New Website Lost By Hosting Company

Mar 1, 2007 • 11:42 am | comments (10) by twitter | Filed Under E-Commerce Search Engine Optimization Tips

According to one site owner, within two days of launching and announcing an ecommerce website featuring high-end products, the hosting company lost it due to an employee error.

According to my host, the server company overrode the C drive for the 60+ websites, then finalized the loss by deleting the secondary drive where the website's backups were maintained.

So many things spring to mind here, and not only from the webmasters perspective. There are countless host re-sellers, who don't actually have the servers on-site or even live anywhere the servers. They are dependent on someone else for maintenance. How are they protected?

Web designers should have a local, backed up copy of their site. Do site owners have a legal leg to stand on if their site is "lost" through something they had no control over? How much responsibility belongs to the web site owner? Do all site owners really understand what happens when they launch a site?

This Cre8asiteforums thread, Legal Ramifications When Server Deletes Site Accidently, Now What? presents food for thought.

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03/01/2007 06:10 pm

The implication here is that they developed it remotely (no local copy). Kind of an idiotic approach (and not possible in the timeframes mentioned), but if true, the evil side of me thinks "who cares". So.. they either spent 1500 hours developing it remotely in 2 days (bah) -- or they are full of crap and have a local copy -- or, their developer has concocted the largest BS story around to cover his failure to deliver.

Exposure Tim

03/01/2007 07:19 pm

Not necessarily, esoomllub: More important to most ecommerce sites is the database which only resides at the host's facilities. That can include orders info, customer records, private data, as well as site content and product info. Many sites are just skin/bones (i.e. template) without the database.


03/01/2007 09:28 pm

I'll give you that without the database, the site may be a waste... but the way the user wrote their post, they indicated that 1500 hours of work is down the drain... obviously that is coding time since the server was only up for 2 days. And again... this type of work should be done locally (either via an admin or in creating a script), and the script should be run on the server. It is really a waste of time to manually submit database items for 2 straight days. I seriously doubt he had any orders to speak of on the site in the 2 days (those that were in there are a tragic loss). I've been involved with major ecommerce rollouts, and the orders placed on the first day are usually from the site owners and their friends/employees testing the site. This was on a shared host... not Niemann Marcus (his comparison -- not mine) I do feel sorry for the guy if what he indicates is true... I just find the level of crap to truth on forum postings to be quite high. And there are some logic gaps in his comments (with regards to the processes involved with setting up a site that requires 1500 hours to build).


03/01/2007 11:02 pm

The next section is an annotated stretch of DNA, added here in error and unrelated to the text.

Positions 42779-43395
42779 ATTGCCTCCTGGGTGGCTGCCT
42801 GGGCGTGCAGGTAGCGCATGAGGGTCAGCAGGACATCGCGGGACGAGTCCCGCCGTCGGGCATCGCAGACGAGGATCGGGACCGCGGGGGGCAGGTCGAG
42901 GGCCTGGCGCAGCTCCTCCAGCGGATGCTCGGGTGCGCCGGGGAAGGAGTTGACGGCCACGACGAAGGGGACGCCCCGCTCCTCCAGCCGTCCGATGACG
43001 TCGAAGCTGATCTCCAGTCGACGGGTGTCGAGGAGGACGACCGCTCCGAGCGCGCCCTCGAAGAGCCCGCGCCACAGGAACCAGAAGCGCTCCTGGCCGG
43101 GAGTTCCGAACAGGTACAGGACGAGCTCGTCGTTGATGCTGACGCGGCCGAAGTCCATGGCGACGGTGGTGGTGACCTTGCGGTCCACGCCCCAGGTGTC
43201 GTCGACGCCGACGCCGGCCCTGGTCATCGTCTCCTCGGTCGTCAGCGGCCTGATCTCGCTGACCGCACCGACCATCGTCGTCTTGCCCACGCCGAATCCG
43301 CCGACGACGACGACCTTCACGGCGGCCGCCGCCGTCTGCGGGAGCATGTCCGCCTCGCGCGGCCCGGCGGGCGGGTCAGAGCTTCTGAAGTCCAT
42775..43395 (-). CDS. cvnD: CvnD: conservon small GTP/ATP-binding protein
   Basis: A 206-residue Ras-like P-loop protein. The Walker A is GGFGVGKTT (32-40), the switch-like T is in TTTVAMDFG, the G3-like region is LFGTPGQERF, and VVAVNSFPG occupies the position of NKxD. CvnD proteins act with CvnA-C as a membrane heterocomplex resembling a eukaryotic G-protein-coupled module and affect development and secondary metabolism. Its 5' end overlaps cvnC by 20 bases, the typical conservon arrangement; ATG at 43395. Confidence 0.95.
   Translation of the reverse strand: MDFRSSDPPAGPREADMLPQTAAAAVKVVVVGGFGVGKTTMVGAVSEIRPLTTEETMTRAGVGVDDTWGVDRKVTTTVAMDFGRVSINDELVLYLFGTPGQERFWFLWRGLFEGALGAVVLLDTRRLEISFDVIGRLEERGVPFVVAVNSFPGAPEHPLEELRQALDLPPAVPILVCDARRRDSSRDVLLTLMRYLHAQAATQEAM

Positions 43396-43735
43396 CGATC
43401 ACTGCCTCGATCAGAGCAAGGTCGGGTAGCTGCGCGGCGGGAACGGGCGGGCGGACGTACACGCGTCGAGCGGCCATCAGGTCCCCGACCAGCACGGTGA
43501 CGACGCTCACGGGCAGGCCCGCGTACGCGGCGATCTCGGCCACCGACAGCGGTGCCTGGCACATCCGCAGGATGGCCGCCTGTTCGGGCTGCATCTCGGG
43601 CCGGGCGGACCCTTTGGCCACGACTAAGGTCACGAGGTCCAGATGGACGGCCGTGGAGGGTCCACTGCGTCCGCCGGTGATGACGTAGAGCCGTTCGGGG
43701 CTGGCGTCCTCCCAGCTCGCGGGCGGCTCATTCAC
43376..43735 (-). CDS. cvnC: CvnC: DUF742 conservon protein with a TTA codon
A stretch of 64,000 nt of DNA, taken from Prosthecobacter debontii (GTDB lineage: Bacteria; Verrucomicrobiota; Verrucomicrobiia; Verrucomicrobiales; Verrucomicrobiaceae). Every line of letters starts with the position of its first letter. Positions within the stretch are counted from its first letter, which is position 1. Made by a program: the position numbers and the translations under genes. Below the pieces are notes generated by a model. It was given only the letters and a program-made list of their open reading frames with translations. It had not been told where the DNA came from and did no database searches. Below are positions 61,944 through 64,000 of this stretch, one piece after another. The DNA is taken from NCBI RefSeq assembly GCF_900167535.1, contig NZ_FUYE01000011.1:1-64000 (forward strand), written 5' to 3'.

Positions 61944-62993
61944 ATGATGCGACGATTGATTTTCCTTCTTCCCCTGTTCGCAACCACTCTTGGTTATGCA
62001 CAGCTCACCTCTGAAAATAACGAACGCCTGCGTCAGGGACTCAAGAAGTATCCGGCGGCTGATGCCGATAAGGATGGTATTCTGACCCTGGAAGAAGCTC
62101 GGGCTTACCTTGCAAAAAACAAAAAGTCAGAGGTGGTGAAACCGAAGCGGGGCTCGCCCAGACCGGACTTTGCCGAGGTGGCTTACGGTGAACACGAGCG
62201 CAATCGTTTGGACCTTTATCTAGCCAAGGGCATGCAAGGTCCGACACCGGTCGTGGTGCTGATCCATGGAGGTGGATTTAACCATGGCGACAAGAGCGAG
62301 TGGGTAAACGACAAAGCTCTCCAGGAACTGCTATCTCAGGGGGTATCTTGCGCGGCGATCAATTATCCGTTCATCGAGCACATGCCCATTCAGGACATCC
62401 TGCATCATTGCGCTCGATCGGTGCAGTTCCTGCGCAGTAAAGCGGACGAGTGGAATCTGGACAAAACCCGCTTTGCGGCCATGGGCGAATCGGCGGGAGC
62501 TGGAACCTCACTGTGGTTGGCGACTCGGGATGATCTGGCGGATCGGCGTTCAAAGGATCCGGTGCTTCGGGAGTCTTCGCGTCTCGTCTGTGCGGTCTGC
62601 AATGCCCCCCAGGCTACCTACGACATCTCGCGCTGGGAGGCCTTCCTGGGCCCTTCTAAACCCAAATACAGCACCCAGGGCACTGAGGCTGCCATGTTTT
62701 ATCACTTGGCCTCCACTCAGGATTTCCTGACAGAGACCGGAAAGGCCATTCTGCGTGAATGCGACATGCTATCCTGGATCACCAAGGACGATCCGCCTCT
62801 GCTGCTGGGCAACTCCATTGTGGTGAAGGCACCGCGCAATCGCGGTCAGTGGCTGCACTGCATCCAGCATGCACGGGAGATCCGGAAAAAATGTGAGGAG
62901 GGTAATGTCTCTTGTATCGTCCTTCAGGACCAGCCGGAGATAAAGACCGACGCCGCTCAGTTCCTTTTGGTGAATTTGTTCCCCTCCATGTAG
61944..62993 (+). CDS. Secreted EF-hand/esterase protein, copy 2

Admittedly it's been a while, but as a former employee of a couple of hosting companies - I recall that there was usually some legal-ese disclaimer in the TOS/AUP that pretty much absolves them of responsibility. Of course, 'the server company' is the Datacenter, and the mistake here was likely made by a DC employee. That is actually more common than some may realize - though not always this catastrophic.

David Eaves

03/02/2007 12:12 am

This is shocking and the hosting companies/resellers should be sued/shot, I optimised a site recently and it took me a good 3-4 hours hard graft, individually editing the code in all pages, about two weeks later the hosting company changes servers or some s**t and losses half of the files, the customer had a copy of the site but without the optimisation so I had to re-do the entire thing, complete pain in the ass.


03/02/2007 06:06 am

Which hosting company did this happen with. I definitely want to learn from this situation - I am always looking for a good host.

Paul Buchhorn

03/02/2007 08:40 am

this is a hard misstake. i have allway more than one backup on my local computers

John Winningham

03/02/2007 03:27 pm

Excellent point. I have had instances in the past where hosts have deleted my clients sites, through error or hacking, which is why I always keep a backup. Another important thing with any ecommerce or db driven site is to back up the db. Most clients don't ever think of this, or assume that the host is backing up their database, which may be the case, but having your own current backup makes you sleep better at night if you depend on that database to make a living.


09/09/2007 11:22 pm

That totally sucks! You should always keep a backup! I host my web site at <a href="" rel="nofollow"><b>Vistapages</b></a>, and I accidentally deleted my public_html folder, I was able to easily restore it with the backup tool they provide. I believe all cPanel-based web hosting providers have this tool!


09/06/2011 05:47 pm

i had a website set up and have lost the ability to get it back on line due to host going out of business can anyone help was the site

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